There is a home that I have wanted to see for years. In fact, I know many people have been waiting for the opportunity to view it, at the very least. The home is on the north side of Aberdeen at Undercliffe. One of the older homes in Durand, a beautiful stone house that is quite massive when you see its depth from the side. I have heard, from reliable sources, that it has been meticulously maintained and any renovations undertaken have been with great care and with only the best of materials.
FB: So, you enhance properties...is there a formula to spotting potential...A list of features you look for...or do you just 'feel it'?
JW: Each house requires a unique approach to produce the right transformation. I think there is a risk of becoming stale if you adhere to a strict formula.
We are, however, consistent in the level of quality and workmanship on each property. While I pride myself on the aesthetic aspect of the finished product, the mechanicals of a home must be perfect. Anything less is unacceptable. We have yet to complete a single project, for example, without removing all of the wiring and installing brand new electrical throughout.
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FB: What was your favourite property enhancement and why?
JW: 146 Aberdeen was my favourite project thus far. It was a serious home with serious character, but fraught with many significant issues. It was a large home, but each room was small, prohibiting any flow. The entire home was re-wired. All of the plumbing was removed and replaced. A massive ensuite was added with a custom glass and marble shower, cast iron claw-foot tub, and refurbished antique vanity. A 21-ft wall was removed to provide a huge open-concept kitchen, which featured custom designed and built cabinetry. The kitchen cabinets took two weeks just to assemble on site. The gem in that house, however, was the original 1910 quarter-sawn oak floors with intricate detail and inlays. It took weeks to refurbish them, including three runs of machine sanding and two runs by hand. There are before and after pictures on my website.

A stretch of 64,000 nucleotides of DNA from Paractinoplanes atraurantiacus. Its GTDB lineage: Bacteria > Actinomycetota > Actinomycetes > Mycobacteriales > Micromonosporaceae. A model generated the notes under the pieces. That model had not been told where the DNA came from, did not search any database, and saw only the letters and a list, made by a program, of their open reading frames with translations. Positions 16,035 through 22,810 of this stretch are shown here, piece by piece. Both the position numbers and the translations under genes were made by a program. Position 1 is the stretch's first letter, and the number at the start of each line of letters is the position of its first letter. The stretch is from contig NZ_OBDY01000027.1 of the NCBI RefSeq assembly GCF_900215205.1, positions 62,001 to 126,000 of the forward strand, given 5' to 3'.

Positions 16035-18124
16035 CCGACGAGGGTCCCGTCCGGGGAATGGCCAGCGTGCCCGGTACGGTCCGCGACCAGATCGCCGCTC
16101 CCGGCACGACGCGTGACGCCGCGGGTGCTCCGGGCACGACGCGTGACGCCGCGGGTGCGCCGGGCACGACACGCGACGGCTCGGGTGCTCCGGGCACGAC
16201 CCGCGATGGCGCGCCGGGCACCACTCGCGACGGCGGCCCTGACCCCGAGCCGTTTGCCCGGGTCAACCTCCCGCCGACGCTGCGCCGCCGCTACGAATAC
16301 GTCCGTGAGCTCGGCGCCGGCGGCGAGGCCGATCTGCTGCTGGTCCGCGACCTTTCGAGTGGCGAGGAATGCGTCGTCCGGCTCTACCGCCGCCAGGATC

FB: Can you share anything about your next project? What are you most excited about?
JW: I am really excited about our next project. It is perfectly situated at the top of one of these beautiful streets in the Kirkendall neighbourhood. A classic red brick 2 ½ storey house that was, unfortunately, not maintained at an ideal level. It is a large house for the area, which gives a great deal of room to work and improve the space. It too will be completely re-wired (right down to new service from the road) with new plumbing, new duct-work throughout, a second floor laundry and massive kitchen. Look for progress pictures on Facebook and Twitter.